Dutcher v. Wabash R. Co.

CourtUnited States State Supreme Court of Missouri
Writing for the CourtLamm
Citation145 S.W. 63
Decision Date09 February 1912
PartiesDUTCHER v. WABASH R. CO.
145 S.W. 63
DUTCHER
v.
WABASH R. CO.
Supreme Court of Missouri.
February 9, 1912.
Rehearing Denied March 1, 1912.

1. RAILROADS (§ 390)—PERSONS ON TRACK— HUMANITARIAN RULE.

Where a person voluntarily uses a railroad track as a footpath and walks thereon apparently heedless of a train approaching from the rear, and she is seen by the railroad company's servants in charge of a locomotive, who realize her danger, they are then bound to exercise due care to do what they can with the means at hand to avoid injuring her, and if they fail either to take proper steps to warn the person or to stop the train, or fail to act with reasonable promptness, the railroad company is liable for the injury sustained, notwithstanding the person's contributory negligence.

2. RAILROADS (§ 376)—PERSONS ON TRACK— HUMANITARIAN RULE—"DUE CARE"—MEANS TO AVOID INJURY.

Where a railroad engineer approaching a trespasser walking on the track sees her danger, and that she is entirely oblivious thereof, due care on his part means the timely use of the bell and whistle, and, if these are not effective, the use of means at hand to stop the train before striking her.

3. RAILROADS (§ 376)—PERSONS ON TRACK— DUTY TO KEEP LOOKOUT.

While the servants in charge of a railroad locomotive are under no duty to keep a lookout for trespassers on the track in the country, away from congested population, and between public crossings, in the absence of a known and permitted public user of the track, yet if a trespasser is actually seen on the track and in peril, a great way off, the servants in charge of the locomotive must avoid injuring her.

[145 S.W. 64]

4. RAILROADS (§ 400)—PERSONS ON TRACK— INJURIES—HUMANITARIAN DOCTRINE—QUESTION FOR JURY.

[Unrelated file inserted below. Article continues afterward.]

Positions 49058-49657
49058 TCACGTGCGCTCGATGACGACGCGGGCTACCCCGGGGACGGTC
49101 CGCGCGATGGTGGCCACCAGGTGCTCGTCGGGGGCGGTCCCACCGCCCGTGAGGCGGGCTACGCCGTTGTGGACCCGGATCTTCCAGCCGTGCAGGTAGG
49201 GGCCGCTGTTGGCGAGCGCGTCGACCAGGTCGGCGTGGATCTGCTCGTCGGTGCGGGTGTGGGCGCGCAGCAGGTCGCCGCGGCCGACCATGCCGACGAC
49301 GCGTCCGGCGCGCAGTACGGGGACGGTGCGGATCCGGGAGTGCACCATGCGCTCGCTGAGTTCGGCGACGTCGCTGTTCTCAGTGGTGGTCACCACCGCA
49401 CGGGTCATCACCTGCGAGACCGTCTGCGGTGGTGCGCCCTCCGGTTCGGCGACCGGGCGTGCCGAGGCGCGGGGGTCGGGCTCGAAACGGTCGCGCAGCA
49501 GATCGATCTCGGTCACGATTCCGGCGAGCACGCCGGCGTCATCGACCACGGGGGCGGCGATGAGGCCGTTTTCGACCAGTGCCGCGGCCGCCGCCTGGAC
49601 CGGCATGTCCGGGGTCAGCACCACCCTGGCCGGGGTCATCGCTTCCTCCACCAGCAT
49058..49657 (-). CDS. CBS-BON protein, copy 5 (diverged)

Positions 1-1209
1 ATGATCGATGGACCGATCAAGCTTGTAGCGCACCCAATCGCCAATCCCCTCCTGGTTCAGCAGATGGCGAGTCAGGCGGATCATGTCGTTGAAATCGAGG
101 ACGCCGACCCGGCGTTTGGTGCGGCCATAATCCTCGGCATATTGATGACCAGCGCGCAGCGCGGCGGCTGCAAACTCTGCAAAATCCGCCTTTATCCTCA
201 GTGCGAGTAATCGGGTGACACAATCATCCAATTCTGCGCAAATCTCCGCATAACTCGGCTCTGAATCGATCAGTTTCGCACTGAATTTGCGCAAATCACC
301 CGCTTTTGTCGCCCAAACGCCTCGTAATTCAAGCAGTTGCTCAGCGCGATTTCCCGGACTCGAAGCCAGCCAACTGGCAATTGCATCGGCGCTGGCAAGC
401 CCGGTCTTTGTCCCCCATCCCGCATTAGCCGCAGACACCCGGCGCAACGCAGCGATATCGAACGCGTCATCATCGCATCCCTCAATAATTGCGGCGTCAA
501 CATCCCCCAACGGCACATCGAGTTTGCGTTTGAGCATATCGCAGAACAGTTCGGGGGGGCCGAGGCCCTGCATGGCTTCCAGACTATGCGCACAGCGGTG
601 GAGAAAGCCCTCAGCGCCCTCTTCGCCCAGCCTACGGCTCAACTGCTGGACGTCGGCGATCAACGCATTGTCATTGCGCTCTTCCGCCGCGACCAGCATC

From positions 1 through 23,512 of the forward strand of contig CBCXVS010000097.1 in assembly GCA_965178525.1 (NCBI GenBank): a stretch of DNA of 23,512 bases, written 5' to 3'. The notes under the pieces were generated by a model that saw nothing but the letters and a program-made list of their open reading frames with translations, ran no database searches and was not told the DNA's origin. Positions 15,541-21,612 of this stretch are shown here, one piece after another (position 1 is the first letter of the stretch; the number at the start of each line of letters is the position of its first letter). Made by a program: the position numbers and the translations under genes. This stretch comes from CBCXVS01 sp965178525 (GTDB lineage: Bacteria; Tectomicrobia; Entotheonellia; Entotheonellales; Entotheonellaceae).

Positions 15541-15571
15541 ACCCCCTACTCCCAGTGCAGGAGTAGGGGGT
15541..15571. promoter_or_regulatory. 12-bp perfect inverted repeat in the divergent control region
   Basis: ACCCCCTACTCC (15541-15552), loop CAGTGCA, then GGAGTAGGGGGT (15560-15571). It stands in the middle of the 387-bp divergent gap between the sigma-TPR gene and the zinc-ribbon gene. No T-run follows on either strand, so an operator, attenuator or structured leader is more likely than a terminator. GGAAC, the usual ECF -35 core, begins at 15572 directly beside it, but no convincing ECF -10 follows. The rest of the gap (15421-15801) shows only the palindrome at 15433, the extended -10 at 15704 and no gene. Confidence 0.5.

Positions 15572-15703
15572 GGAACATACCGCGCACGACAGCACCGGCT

In an action for injuries to plaintiff while walking on a railroad track by being struck by a train approaching from the rear, whether the engineer who had plaintiff in view for a long distance and knew of her danger, and that she was oblivious of the approach of the train, exercised due care to avoid injuring her by first giving signals and then taking timely steps to stop the train, if the signals were not observed, held for the jury.

5. TRIAL (§ 205)—INSTRUCTIONS—CONSIDERATION AS A WHOLE.

Whether a particular instruction is erroneous depends on a consideration of the instructions as a whole.

6. TRIAL (§ 252)—INSTRUCTIONS—CONFORMITY TO EVIDENCE.

Where, in an action for injuries to a trespasser on a railroad track by being struck by a train approaching from the rear, there was no evidence that the engineer relied on the "rumbling" of the train to warn plaintiff of her danger, the court properly refused to charge that warning signals were not required until the engineer discovered that plaintiff did not hear the rumbling of his train.

7. RAILROADS (§ 401)—PERSON ON TRACK— INJURIES TO TRESPASSER—INSTRUCTIONS— HUMANITARIAN RULE.

Where an action for injuries to a trespasser on a railroad track was within the humanitarian rule, a request to charge that plaintiff could not recover because she walked leisurely down the track without turning her head, notwithstanding the jury might believe that no signal was given or effort made to stop the train, was erroneous.

8. RAILROADS (§ 401)—INJURIES TO TRENSPASSERS— DISCOVERED PERIL—DUE CARE.

Where a train was passing plaintiff as she was walking along a railroad track, and was making such a noise as to neutralize the effect of signals given by another train approaching from the rear, and the engineer of the latter train discovered plaintiff's peril and saw that she was oblivious of her danger and had not heard his signals, if given, an instruction that an alarm signal given by such engineer 600 feet before he struck plaintiff was due care, and that defendant was not required to stop the train when in stopping distance of plaintiff, was properly refused.

9. RAILROADS (§ 400)—INJURY TO TRESPASSERS—INSTRUCTIONS—CARE REQUIRED.

Where a trespasser on the track was struck by a railroad train approaching from the rear, the fact that the noise of a train passing plaintiff on an adjoining track tended to neutralize the signals of the train by which she was struck did not make it her duty, as a matter of law, to look behind and see if a train was approaching.

10. TRIAL (§ 194)—INSTRUCTIONS—PROVINCE OF JURY—INVASION.